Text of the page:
Sunday, October 09, 2005

The story of BTK is now a "made-for-tv" movie

It had to happen sooner or later: the story about how Dennis Rader killed 10 people and eluded law enforcement for more than 30 years has been made into a television movie that is supposed to air tonight on CBS (8 p.m. Central time).

Gregg Henry, the man chosen to portray Rader, has an extensive history of acting in made-for-tv dramas based on real events. His resume includes such titles as "Victim of Love: The Story of Shannon Mohr," "When Love Kills: The Seduction of John Hearn," and "The Positively True Adventures of the Alleged Texas Cheerleader-Murdering Mom." (I guess I must have missed that last story.)

A note to viewers, as told by the Wichita Eagle: Chief Detective Jason Magida and Detective Ellen Bains are not real names of anyone involved in the investigation, although they "are composites of all the law enforcement officers who worked on the case over the decades." (Courtesy The Wichita Eagle, Sunday, Oct. 9, 2005, p. 4E, from p. 1E)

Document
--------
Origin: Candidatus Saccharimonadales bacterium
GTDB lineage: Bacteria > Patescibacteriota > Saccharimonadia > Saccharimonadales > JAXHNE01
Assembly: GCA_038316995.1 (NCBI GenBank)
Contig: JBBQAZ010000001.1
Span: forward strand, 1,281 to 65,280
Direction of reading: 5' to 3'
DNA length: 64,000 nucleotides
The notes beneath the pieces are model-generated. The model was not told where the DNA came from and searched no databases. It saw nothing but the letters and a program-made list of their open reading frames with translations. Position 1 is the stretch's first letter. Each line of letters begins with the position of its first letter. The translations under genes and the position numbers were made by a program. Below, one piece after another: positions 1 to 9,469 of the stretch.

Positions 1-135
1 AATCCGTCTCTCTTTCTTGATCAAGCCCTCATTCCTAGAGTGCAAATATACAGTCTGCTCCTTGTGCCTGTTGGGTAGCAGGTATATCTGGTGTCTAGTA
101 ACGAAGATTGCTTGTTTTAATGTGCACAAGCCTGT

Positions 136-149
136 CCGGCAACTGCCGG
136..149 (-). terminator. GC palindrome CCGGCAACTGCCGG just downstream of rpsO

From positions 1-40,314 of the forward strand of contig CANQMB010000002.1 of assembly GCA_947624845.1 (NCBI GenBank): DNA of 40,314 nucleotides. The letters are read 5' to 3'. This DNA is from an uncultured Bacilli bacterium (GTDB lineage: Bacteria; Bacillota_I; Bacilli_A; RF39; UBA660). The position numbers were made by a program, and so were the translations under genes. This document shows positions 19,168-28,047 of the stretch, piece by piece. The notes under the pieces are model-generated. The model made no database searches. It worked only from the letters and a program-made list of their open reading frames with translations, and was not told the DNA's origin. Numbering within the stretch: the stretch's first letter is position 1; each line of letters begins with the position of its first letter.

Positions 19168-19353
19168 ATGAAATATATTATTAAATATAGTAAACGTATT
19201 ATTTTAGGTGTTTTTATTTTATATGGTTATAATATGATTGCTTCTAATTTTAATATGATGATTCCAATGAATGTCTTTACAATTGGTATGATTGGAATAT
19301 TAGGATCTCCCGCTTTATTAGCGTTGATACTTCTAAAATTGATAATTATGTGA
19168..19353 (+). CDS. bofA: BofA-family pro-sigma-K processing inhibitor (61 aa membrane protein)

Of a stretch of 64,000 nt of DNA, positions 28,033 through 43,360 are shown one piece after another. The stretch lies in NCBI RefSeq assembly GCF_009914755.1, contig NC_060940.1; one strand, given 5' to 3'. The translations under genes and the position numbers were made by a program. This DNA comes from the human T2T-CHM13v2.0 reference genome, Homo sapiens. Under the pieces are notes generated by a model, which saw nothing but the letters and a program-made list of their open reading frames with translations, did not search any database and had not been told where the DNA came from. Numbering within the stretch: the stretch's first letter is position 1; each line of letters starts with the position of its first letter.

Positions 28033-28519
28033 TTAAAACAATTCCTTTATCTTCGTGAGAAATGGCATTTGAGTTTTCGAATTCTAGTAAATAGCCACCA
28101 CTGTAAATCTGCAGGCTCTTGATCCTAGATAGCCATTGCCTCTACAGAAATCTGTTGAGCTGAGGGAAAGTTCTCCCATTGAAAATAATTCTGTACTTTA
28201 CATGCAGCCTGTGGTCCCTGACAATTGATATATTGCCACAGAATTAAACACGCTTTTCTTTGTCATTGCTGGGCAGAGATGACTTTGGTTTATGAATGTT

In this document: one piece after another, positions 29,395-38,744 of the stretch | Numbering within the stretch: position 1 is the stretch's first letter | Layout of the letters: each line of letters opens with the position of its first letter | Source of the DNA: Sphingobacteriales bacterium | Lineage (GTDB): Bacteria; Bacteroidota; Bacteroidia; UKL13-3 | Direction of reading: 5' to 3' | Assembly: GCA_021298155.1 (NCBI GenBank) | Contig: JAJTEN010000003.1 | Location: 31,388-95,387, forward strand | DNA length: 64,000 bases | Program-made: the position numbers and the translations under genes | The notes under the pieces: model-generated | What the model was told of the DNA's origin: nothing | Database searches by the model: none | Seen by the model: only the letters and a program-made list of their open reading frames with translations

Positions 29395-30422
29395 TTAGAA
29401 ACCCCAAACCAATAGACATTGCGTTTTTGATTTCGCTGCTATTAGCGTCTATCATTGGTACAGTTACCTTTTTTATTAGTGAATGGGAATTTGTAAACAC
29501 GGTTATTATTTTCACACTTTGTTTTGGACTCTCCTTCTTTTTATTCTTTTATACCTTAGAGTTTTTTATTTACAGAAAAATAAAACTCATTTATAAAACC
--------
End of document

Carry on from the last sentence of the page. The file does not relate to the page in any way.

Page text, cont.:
I like one of the paraphrases that was made of something Henry said about his real-life counterpart, Dennis Rader: "Some actors playing bad buys say villains don't think of themselves as villains, so the actors look inside the role for some likable or relatable personality element to build upon. Henry said that wasn't possible with Rader because he couldn't find anything redeemable."

Also, if you watch, keep in mind that none of the call letters for Wichita television stations are accurate: they were all made up for the sake of the movie, which, by the way, was filmed not in Wichita, but in Canada. For the record, our NBC station is KSNW, ABC is KAKE, CBS is KWCH, and Fox is KSAS. I'm not sure if that will help or not because, obviously, I'm posting prior to the program.

The true appearance of Henry is of a blonde-haired, blue-eyed man with thick eyebrows and sideburns, which make his face appear less full than in the television movie. He resides in Los Angeles, a place that also noted correspondences after BTK's reappearance in Wichita. He told the Wichita Eagle that he "became well aware of BTK."

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